Sunday, March 11, 2012

The US is really trying to get its allies on board with sanctions against Iran aimed at ending its possible nuclear weapons program. Secretary of State Hillary Clinton specifically cited South Korea in her plea to join the US effort:
The Obama administration said Friday it was helping South Korea and other nations look for new energy sources to wean themselves from Iranian oil so they can contribute to a U.S.-led effort to chip away at the $100 billion in oil revenues Tehran earned last year.

Secretary of State Hillary Rodham Clinton said the goals of U.S. sanctions against Iran are simple: to stop the flow of cash to Tehran and demonstrate global unity against the Islamic republic's nuclear program.

American legislation demands countries around the world cut their oil intake from Iran, but Asian countries that purchase the majority of Iranian oil are resisting severe changes that might hurt their economies.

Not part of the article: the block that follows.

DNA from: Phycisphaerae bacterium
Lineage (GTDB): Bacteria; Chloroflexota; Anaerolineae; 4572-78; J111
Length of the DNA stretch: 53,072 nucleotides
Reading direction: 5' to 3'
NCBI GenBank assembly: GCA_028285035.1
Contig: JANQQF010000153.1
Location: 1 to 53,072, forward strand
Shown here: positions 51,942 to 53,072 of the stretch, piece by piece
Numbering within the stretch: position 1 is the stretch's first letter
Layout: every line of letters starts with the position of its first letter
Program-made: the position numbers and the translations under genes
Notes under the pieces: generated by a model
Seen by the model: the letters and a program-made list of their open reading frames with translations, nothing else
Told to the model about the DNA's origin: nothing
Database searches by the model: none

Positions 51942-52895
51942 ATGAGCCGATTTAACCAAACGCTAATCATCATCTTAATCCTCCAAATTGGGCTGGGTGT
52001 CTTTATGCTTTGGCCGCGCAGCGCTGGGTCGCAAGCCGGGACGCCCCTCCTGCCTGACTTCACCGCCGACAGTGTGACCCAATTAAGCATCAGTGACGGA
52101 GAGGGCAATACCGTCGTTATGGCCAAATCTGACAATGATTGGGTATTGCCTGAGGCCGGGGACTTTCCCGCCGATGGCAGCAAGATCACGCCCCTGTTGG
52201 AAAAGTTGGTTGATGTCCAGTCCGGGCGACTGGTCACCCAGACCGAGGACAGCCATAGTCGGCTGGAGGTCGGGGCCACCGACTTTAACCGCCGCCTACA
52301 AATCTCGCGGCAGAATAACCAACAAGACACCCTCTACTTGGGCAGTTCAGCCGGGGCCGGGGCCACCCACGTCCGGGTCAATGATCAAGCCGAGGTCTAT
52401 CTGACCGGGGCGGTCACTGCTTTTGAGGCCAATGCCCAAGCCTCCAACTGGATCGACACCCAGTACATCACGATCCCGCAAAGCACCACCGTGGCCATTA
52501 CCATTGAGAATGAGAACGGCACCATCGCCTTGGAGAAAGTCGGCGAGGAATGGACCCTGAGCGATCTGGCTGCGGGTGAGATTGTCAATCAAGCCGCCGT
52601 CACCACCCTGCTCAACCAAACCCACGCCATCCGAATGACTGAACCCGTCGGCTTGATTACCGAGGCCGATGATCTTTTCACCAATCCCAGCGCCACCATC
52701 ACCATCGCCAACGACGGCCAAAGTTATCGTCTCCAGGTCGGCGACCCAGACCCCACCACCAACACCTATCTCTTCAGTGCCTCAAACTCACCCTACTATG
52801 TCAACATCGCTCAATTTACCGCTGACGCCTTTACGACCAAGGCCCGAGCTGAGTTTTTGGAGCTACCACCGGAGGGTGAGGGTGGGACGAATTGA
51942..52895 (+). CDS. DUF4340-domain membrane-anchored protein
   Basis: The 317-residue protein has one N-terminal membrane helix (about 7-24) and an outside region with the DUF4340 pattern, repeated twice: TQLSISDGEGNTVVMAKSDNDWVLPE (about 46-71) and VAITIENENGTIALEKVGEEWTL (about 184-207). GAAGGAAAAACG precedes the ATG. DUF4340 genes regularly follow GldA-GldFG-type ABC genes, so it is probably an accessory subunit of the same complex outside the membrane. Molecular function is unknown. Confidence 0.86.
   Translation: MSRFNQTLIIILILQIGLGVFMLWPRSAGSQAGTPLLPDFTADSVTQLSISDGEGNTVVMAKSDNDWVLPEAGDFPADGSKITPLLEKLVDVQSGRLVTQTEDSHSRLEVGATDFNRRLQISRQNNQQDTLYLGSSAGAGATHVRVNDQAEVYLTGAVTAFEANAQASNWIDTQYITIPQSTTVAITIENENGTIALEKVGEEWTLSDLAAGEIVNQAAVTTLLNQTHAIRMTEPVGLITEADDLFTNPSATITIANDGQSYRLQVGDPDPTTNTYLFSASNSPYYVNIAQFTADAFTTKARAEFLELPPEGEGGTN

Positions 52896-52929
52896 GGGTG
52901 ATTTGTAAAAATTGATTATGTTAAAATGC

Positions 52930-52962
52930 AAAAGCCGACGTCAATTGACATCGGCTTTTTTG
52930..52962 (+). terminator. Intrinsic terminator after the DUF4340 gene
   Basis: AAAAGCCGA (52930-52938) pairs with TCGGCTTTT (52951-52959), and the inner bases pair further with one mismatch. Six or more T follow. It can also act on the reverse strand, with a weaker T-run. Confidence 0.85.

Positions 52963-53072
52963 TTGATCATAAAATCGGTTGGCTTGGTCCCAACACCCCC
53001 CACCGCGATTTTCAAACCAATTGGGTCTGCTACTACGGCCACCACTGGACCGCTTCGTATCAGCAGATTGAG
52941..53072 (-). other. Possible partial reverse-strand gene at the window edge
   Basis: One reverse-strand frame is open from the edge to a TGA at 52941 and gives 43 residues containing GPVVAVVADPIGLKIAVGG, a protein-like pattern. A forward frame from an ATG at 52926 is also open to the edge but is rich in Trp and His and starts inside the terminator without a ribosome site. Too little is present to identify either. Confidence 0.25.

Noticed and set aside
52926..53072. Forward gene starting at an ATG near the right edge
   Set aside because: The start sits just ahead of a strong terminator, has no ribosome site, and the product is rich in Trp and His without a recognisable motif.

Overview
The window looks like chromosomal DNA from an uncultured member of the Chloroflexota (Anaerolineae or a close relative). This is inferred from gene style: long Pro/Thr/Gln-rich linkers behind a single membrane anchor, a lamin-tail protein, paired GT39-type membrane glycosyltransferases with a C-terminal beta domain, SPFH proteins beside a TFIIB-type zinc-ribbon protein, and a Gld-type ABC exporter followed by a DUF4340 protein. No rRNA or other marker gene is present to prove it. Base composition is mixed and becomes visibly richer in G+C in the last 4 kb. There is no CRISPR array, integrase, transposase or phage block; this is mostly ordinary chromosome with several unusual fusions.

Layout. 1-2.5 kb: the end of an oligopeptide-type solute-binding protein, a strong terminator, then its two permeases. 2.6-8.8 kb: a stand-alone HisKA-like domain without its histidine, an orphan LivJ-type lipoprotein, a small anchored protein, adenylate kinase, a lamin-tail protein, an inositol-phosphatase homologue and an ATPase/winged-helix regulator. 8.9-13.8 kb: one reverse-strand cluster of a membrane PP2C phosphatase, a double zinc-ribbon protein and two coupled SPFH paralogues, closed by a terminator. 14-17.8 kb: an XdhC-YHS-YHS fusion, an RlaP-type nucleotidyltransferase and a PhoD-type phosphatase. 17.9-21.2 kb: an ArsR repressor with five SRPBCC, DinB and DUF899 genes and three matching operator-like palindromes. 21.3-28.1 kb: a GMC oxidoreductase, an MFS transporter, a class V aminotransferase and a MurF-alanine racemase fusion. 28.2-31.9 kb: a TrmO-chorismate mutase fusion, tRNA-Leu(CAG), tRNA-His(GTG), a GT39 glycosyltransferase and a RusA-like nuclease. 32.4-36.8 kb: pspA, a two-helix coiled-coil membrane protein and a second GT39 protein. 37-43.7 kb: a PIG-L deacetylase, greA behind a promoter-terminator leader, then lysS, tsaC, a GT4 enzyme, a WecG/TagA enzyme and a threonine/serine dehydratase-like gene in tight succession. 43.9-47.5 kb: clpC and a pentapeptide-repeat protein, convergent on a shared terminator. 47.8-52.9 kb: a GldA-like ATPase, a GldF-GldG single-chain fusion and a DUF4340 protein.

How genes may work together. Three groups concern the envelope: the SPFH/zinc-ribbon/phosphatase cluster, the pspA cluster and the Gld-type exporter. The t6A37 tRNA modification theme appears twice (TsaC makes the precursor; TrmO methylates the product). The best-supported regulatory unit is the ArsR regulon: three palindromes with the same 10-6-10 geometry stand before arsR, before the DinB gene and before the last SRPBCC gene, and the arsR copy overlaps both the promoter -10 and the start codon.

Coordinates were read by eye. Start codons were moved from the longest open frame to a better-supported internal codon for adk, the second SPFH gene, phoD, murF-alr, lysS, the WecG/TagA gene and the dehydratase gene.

"No country understands the threat of nuclear weapons from a neighbor better than" South Korea, Clinton said after a meeting at the State Department with South Korean Foreign Minister Kim Sung-hwan.

"We recognize the difficult decisions and even the sacrifices that we are asking from other countries in order to increase this pressure on Iran," she told reporters. "Reining in a dangerous government is not easy."

U.S. efforts to get Asian countries, allies and competitors alike, to cut their oil imports from Iran have been difficult. In 2011, Japan, South Korea, India and China accounted for 60 percent of Iran's oil sales.
South Korea and Japan have been seeking waivers for a US law on Iranian sanctions that goes into effect soon. Mrs Clinton also said China needs to stop repatriating North Korean refugees.


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